CEOs, Split your Stocks Already!!
Matthew is a member of The Motley Fool Blog Network -- entries represent the personal opinion of the blogger and are not formally edited.
Chipotle Mexican Grill (NYSE: CMG) is a $300 stock. Three hundred dollars! MasterCard (NYSE: MA) is an even higher priced $425 stock. And Apple (NASDAQ: AAPL) … don’t get me started on Apple shares at $620. Hundreds of dollars for a single share of these companies? I'm not buying any of those. These stocks are just too darn expansive. Right?
Well, no, of course not. We all know the dollar amount of the share price says absolutely nothing about if the company is a good investment or not. A $620 share price has zero to do with how expansive the stock is. A $620 stock or a $62 dollar stock, the number makes no difference.
Except it does make a difference and it always has. A $600 stock with a billion shares outstanding sounds and looks more expensive than a $60 with 10 billion shares outstanding. It shouldn’t, but it just does. Mad Money host Jim Cramer would often advise his viewer to take a high-dollar stock and imagine it divided by ten. A $300 stock? Just pretend it is a $30 stock. And that’s not bad advice. Not bad advice at all.
It sounds easy, doesn’t it? Rationally we can all acknowledge that the dollar amount is not important. $20 or $200 -- why would a rational investor care about such a thing? When it comes to investing though, we investors can be fairly irrational sometimes … many times, actually.
Yes, we all like to think that we are completely rational investors. But the fact is that we do irrational things all the time. We buy stocks as they are rising and sell those very same stocks when they are falling. Generally speaking there is nothing rational about that, but it happens all the time. A guaranteed method to lose money that happens over and over again. You can ask us investors to be rational about our investments, but we have shown countless times that we are often incapable of doing that. So why ask us to?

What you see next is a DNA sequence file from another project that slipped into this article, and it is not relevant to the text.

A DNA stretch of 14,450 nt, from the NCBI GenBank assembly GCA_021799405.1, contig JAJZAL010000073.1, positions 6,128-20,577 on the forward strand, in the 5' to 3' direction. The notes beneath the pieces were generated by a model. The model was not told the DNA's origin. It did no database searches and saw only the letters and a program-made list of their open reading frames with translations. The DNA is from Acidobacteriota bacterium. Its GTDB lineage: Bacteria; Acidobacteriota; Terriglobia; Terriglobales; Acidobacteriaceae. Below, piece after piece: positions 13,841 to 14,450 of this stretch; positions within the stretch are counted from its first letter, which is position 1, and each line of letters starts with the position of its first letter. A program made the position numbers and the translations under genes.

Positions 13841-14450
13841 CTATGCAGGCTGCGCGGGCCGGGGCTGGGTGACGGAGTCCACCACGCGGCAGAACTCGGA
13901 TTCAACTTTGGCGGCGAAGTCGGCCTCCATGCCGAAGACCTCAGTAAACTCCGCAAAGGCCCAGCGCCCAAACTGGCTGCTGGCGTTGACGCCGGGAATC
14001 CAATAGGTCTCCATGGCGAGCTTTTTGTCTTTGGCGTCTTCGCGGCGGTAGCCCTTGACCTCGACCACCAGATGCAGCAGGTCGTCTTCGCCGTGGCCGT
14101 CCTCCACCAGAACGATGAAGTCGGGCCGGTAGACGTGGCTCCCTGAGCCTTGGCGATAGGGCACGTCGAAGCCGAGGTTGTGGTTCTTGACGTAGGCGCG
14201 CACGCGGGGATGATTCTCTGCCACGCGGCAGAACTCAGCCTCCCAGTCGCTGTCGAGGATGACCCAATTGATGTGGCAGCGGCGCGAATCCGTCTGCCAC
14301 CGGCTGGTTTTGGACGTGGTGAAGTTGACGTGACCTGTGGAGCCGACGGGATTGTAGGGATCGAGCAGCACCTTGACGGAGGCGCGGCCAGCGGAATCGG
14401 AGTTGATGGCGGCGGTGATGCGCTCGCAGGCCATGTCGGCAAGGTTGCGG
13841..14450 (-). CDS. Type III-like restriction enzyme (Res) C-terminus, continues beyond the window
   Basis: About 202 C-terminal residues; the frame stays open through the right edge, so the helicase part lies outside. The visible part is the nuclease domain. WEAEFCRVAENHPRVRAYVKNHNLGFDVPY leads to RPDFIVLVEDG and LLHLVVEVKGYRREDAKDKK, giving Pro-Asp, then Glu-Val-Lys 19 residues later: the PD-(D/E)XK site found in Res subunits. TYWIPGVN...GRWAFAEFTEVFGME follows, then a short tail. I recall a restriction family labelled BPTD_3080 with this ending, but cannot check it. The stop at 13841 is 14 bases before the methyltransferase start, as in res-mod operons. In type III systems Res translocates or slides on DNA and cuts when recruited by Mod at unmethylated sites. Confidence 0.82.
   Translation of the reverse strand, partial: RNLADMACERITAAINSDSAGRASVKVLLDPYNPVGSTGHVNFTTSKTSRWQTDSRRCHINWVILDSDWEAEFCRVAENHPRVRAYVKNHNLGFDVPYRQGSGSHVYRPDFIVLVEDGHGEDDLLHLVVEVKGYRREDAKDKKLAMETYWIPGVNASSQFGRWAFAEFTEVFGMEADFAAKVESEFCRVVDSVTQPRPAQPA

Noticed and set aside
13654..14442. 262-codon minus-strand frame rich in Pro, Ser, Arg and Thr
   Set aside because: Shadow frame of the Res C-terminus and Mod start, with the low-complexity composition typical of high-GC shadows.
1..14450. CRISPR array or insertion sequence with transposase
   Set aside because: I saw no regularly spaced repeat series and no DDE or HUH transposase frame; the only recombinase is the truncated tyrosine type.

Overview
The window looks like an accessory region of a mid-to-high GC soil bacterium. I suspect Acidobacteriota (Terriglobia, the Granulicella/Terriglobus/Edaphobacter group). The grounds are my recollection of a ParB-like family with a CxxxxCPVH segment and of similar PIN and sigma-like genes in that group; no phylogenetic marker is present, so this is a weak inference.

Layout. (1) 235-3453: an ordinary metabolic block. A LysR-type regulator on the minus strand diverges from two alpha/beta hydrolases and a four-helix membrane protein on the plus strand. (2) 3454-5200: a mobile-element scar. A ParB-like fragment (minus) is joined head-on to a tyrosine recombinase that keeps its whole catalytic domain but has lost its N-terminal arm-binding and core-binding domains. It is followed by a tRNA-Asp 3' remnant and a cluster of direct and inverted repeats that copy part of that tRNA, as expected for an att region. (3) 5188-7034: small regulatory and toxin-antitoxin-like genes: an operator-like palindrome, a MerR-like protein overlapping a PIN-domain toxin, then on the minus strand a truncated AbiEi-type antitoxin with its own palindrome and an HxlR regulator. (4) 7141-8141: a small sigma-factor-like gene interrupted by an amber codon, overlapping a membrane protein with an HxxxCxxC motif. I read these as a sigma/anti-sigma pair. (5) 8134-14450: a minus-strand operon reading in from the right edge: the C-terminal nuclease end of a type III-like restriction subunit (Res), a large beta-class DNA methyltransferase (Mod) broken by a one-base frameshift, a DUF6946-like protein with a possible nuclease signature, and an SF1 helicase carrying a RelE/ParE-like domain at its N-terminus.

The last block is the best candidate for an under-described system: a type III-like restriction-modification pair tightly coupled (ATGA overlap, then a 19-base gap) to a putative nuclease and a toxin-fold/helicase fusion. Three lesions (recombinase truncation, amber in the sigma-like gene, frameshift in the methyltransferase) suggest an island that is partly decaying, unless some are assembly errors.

Why not remove one of the barriers that prevent investors from making money? That is what Jim Cramer suggested last week on his program. After years of saying that splits mean nothing, that they are completely cosmetic, Cramer has asked that CEOs should consider doing it for the sake of retail investors. His reasoning for this is fairly simple. On days when a stock makes a huge move to the downside, the loss from a high-dollar amount stock can often be too emotionally jarring for investors.
Priceline.com (NASDAQ: PCLN) has fallen nearly $125 since it reported earnings after the bell on Aug. 7. Chipotle is similarly down more than $100 since it released its earnings report. On the downside, these high-dollar amount declines seem to only exacerbate the problem. Psychologically, a $125 decline seems much worse than a $12.50 decline (even if both declines amount to the same 18% decline). And the argument could certainly be made (which I am doing) that if Priceline, Chipotle and others had done a 10-1 split earlier, they would have never fallen as much as they did to begin with.
Rationally we all know that stock splits should not make one bit of difference. It shouldn’t, but stock splits make shares look cheaper and are generally seen as a bullish indicator by investors. Stock splits are a very shareholder-friendly action and CEOs of high-dollar-amount stocks would do well to enact splits of their own sooner rather than later.
So Apple CEO Tim Cook, Chipotle co-CEOs Ells and Moran, MasterCard CEO Ajay Banga and Priceline.com CEO Jeffery Boyd … please, help an investor out here.
WhichStocksWork has no positions in the stocks mentioned above. The Motley Fool owns shares of Apple, Chipotle Mexican Grill, MasterCard, and Priceline.com. Motley Fool newsletter services recommend Apple, Chipotle Mexican Grill, and Priceline.com. Try any of our Foolish newsletter services free for 30 days. We Fools may not all hold the same opinions, but we all believe that considering a diverse range of insights makes us better investors. The Motley Fool has a disclosure policy. If you have questions about this post or the Fool’s blog network, click here for information.